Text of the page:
Channelpedia

PubMed 15728182


Referenced in Channelpedia wiki pages of: none

Automatically associated channels: Cav1.3



Title: Regulation of L-type Ca2+ channel activity and insulin secretion by the Rem2 GTPase.

Authors: Brian S Finlin, Amber L Mosley, Shawn M Crump, Robert N Correll, Sabire Ozcan, Jonathan Satin, Douglas A Andres

Journal, date & volume: J. Biol. Chem., 2005 Dec 23 , 280, 41864-71

PubMed link: http://www.ncbi.nlm.nih.gov/pubmed/15728182


Abstract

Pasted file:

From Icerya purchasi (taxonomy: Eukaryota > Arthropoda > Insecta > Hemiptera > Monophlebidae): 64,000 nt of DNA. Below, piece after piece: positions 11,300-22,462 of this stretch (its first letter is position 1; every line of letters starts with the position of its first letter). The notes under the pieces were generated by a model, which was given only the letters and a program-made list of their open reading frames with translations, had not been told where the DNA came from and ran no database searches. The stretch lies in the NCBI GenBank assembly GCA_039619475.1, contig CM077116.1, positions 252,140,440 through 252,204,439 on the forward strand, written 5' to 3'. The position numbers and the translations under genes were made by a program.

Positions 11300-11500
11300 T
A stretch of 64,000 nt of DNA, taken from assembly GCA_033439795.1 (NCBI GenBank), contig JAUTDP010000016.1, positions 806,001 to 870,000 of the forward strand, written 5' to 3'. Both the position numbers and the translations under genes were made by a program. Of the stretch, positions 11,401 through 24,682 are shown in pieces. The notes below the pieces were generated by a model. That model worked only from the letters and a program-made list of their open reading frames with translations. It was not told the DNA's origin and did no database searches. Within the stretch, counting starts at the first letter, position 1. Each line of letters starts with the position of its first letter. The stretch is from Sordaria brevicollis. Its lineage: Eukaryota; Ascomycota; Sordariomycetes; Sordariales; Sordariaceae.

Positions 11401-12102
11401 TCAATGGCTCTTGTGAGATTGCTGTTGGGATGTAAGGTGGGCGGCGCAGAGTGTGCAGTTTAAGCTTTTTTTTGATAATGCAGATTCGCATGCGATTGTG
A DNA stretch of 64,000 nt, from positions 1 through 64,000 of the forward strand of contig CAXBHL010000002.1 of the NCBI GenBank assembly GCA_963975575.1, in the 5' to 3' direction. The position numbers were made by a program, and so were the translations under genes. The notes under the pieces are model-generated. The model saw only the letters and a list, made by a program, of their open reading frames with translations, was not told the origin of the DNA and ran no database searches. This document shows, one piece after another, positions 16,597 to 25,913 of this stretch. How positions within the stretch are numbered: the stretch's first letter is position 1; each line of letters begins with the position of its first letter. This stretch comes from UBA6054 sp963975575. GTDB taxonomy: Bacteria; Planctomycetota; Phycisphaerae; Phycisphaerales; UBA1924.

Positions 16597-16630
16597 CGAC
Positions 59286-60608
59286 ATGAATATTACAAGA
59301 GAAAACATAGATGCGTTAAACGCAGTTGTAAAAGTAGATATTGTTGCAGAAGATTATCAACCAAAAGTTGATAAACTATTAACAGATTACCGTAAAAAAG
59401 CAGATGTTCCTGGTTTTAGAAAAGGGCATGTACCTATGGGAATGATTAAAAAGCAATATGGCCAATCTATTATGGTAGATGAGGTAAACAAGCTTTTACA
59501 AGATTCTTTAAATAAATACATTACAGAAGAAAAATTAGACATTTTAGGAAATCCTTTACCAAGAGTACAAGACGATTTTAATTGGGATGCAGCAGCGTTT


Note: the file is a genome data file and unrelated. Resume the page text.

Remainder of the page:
Voltage-dependent calcium (Ca2+) channels are involved in many specialized cellular functions and are controlled by a diversity of intracellular signals. Recently, members of the RGK family of small GTPases (Rem, Rem2, Rad, Gem/Kir) have been identified as novel contributors to the regulation of L-type calcium channel activity. In this study, microarray analysis of the mouse insulinoma MIN6 cell line revealed that the transcription of Rem2 gene is strongly induced by exposure to high glucose, which was confirmed by real-time reverse transcriptase-PCR and RNase protection analysis. Because elevation of intracellular Ca2+ in pancreatic beta-cells is essential for insulin secretion, we tested the hypothesis that Rem2 attenuates Ca2+ currents to regulate insulin secretion. Co-expression of Rem2 with CaV 1.2 or CaV1.3 L-type Ca + channels in a heterologous expression system completely inhibits de novo Ca2+ current expression. In addition, ectopic overexpression of Rem2 both inhibited L-type Ca2+ channel activity and prevented glucose-stimulated insulin secretion in pancreatic beta-cell lines. Co-immunoprecipitation studies demonstrate that Rem2 associates with a variety of CaVbeta subunits. Importantly, surface biotinylation studies demonstrate that the membrane distribution of Ca2+ channels was not reduced at a time when channel activity was potently inhibited by Rem2 expression, indicating that Rem2 modulates channel function without interfering with membrane trafficking. Taken together, these data suggest that inhibition of L-type Ca2+ channels by Rem2 signaling may represent a new and potentially important mechanism for regulating Ca2+-triggered exocytosis in hormone-secreting cells, including insulin secretion in pancreatic beta-cells.